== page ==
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TUESDAY, Feb. 21 (HealthDay News) -- Giving flu shots to pregnant women seems to reduce their risk of having a baby that is small for its gestational age, a new study has found.
Babies who are small for their gestational age have an increased risk of health problems and other issues throughout their lives.
The study included 340 pregnant women in Bangladesh who were divided into two groups -- 170 who received the flu vaccine and 170 who received a different vaccine that does not protect against the flu. All of the women were in their third trimester.
When the seasonal influenza virus was circulating in the population, the flu vaccine group had fewer babies who were small for their gestational age than the other group -- about 26 percent versus 45 percent.
The percentage of small-for-gestational-age births was similar in both groups when the influenza virus was dormant, according to the study published Feb. 21 in CMAJ (Canadian Medical Association Journal).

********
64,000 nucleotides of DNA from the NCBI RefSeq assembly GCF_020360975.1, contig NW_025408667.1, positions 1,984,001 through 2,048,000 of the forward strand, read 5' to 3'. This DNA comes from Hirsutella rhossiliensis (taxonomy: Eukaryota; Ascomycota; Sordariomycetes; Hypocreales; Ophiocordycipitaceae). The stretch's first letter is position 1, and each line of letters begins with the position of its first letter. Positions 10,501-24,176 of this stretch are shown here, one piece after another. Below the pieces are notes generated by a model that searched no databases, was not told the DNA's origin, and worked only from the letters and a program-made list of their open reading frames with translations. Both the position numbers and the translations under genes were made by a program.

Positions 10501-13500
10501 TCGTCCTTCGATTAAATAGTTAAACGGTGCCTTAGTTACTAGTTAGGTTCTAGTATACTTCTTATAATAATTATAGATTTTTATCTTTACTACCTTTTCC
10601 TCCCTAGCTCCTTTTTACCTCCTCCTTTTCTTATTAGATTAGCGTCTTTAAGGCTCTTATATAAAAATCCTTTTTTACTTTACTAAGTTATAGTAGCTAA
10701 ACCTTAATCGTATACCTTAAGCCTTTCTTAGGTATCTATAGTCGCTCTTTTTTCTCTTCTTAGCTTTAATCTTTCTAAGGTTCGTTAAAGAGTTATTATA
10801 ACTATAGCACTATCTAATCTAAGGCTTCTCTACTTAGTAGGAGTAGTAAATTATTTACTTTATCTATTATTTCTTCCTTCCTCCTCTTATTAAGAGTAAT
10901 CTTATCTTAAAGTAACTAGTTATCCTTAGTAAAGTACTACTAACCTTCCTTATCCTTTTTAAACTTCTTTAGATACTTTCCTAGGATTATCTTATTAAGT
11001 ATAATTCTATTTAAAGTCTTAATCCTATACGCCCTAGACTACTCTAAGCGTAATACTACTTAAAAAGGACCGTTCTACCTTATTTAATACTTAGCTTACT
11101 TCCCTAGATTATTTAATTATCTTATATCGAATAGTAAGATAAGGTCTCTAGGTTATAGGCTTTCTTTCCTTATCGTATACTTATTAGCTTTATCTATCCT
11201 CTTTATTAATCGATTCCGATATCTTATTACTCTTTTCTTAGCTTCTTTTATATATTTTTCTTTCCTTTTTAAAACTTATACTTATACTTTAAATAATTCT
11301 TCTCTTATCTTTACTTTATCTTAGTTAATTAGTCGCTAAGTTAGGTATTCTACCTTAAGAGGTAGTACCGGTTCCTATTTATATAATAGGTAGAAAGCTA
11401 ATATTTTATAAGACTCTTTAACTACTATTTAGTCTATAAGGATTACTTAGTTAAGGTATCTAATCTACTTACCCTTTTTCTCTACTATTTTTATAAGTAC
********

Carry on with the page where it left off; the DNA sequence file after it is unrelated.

When the influenza virus was circulating, the mean birth weight was 7 pounds in the flu vaccine group and 6.6 pounds in the group that didn't get flu shots, the investigators found.
"Our data suggest that the prevention of infection with seasonal influenza in pregnant women by vaccination can influence fetal growth," Dr. Mark Steinhoff, of Cincinnati Children's Hospital Medical Center in Ohio, and colleagues wrote in their report.
If further research supports these findings, adding a flu vaccine to routine vaccinations during pregnancy could help give children a better start in life, the study authors suggested in a journal news release.
-- Robert Preidt
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